Hello, Darkness: Interesting Facts About Daylight Saving Time
Love it or hate it, daylight saving time will be ending this Sunday, November 1, between the hours of 2am and 3am. When you wake up on Sunday morning, you’ll need to manually set your non-internet-connected timekeeping devices back one hour. You could simply ignore daylight saving time, of course, but you’ll be one hour behind until next March — when daylight saving time is reinitiated. Not recommended.
If you happen to own a mechanical wristwatch, you’ll be glad to know that respected watch retailer Tourneau can provide a complementary time reset, along with their signature 5-point checkup to ensure that your timepiece is operating optimally. If you don’t own a wristwatch, we expect you’ll still be interested in these daylight saving time facts, several of which were passed to us from the luxury watch retailer:
- People very often make the mistake of calling it “daylight savings time,” though it’s really called “daylight saving time.” This mistake is so common that most sticklers have given up; “daylight savings time” is widely considered acceptable.
- While some forms of DST were used in ancient times, Benjamin Franklin is credited with conceiving the modern concept in a 1784 essay titled “An Economic Project for Diminishing the Cost of Light.” Franklin struck a satirical tone in the essay, but oddly enough, his idea would become widely adopted.
- Modern daylight saving time was seriously proposed in 1895 by a New Zealand man named George Hudson. It was formally implemented for the first time by Germany and Austria-Hungary during World War I in an effort to conserve fuel that would otherwise be used to produce electricity.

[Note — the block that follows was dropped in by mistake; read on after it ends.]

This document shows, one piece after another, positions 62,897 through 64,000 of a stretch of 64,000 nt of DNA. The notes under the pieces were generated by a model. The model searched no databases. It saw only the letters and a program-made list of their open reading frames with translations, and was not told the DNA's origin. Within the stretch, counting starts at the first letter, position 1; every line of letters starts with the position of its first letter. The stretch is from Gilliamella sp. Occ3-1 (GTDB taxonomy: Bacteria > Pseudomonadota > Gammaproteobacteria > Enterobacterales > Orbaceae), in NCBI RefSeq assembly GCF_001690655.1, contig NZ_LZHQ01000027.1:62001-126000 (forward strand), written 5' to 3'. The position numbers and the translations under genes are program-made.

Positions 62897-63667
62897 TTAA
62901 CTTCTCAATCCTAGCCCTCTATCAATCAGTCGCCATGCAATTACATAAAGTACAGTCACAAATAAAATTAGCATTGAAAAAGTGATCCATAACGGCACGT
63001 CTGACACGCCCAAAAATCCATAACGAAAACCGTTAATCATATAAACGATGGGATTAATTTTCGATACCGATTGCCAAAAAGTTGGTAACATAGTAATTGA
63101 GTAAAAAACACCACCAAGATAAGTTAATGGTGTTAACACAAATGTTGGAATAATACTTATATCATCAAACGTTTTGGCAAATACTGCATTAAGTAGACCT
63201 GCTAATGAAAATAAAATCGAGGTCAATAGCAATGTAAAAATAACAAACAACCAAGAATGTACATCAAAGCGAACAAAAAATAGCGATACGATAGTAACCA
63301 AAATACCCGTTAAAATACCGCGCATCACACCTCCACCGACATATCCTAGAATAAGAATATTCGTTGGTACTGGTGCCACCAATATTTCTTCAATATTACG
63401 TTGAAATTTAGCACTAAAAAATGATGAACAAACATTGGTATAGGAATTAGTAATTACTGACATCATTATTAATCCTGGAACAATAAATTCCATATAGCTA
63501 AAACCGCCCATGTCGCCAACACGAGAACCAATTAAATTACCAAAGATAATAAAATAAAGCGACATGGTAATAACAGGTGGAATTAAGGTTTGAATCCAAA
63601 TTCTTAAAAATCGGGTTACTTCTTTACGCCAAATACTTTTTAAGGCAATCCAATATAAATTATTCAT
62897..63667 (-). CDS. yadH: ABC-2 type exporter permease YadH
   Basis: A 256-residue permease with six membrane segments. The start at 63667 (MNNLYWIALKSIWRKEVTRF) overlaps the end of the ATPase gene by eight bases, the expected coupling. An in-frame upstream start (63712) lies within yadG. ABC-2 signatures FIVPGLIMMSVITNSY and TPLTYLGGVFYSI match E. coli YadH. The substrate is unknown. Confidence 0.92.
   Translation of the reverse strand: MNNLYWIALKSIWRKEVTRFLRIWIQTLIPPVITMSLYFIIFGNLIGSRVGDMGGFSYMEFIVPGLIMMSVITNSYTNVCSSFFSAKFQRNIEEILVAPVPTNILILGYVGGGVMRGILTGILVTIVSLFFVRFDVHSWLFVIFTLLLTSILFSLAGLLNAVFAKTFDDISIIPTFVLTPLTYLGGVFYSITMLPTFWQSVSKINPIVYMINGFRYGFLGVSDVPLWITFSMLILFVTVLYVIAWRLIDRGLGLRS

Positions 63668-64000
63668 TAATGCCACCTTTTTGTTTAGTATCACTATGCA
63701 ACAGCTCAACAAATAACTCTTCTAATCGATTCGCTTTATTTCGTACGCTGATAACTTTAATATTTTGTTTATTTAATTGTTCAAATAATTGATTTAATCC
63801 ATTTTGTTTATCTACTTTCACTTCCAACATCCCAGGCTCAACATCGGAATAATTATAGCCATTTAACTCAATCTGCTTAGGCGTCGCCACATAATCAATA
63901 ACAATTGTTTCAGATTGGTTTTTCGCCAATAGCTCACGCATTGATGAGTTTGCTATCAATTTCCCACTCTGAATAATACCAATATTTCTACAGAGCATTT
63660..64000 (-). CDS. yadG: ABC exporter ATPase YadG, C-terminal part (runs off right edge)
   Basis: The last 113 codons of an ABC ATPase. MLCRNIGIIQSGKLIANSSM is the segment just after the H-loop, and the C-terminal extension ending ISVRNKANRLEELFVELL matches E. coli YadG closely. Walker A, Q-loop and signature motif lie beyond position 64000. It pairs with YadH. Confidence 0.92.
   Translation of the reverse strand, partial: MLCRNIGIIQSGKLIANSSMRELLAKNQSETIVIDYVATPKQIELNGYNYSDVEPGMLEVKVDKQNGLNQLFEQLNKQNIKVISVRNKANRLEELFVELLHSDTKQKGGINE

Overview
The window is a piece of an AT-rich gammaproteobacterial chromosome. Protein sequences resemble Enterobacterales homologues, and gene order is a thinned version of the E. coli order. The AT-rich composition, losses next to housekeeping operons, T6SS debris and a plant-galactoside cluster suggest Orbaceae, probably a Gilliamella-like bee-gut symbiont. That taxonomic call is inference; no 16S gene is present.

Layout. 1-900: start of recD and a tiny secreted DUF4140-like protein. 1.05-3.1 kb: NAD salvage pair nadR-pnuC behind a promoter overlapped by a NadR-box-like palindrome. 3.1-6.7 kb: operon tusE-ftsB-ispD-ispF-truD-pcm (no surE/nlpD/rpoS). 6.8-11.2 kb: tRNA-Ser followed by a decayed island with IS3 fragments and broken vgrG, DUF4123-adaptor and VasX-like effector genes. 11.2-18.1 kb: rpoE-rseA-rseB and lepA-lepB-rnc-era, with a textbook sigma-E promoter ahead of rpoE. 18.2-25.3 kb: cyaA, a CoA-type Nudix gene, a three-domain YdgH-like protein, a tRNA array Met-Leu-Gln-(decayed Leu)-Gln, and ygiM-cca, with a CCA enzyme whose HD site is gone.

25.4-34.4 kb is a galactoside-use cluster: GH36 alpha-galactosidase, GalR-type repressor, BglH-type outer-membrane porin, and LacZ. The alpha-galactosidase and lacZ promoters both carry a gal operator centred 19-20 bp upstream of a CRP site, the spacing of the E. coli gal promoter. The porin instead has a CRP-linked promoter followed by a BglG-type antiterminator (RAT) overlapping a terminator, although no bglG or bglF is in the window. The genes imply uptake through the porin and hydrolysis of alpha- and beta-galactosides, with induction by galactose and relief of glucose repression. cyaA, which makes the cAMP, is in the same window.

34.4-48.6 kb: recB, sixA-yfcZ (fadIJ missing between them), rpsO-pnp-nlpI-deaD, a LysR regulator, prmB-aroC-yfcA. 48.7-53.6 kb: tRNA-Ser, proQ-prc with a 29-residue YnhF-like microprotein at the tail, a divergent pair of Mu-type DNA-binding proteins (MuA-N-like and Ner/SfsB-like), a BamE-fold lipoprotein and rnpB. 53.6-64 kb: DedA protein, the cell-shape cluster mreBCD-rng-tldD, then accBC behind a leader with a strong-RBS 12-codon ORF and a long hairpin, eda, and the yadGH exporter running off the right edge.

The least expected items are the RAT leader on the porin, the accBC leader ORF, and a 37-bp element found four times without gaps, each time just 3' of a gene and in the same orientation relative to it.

- Daylight saving was enacted in the U.S. in 1918, repealed in 1919, reinstated during World War II, abandoned in 1945, and reinstated again in 1966. DST was extended in the early 1970s, during the global energy crisis.
- The main benefit of daylight saving time is to increase the amount of sunlight during normal waking hours. Setting the clocks ahead at the end of winter supposedly reduces energy use and increases economic productivity. According to the U.S. Law Enforcement Assistance Administration, crime consistently drops by 10% to 13% during DST.
- Critics of daylight saving time say that the benefits are inconclusive, and that the bi-annual disruption offsets any benefits that might be gained. According to the Journal of Applied Psychology, workplace accidents are both more common and more severe on the Monday following DST.
- Arizona and Hawaii do not observe daylight saving time. In fact, only one quarter of the world’s population lives in nations that observe DST.
- Tourneau advises against turning a watch back between 9 pm. and 3 am. The watch gears are engaged to change the calendar during those six hours, and changing the time can easily cause breakage.
- Tourneau also advises against resetting a watch while it’s on your wrist. You should always take the watch off so as not to break the stem where the watch’s crown & bezel connect.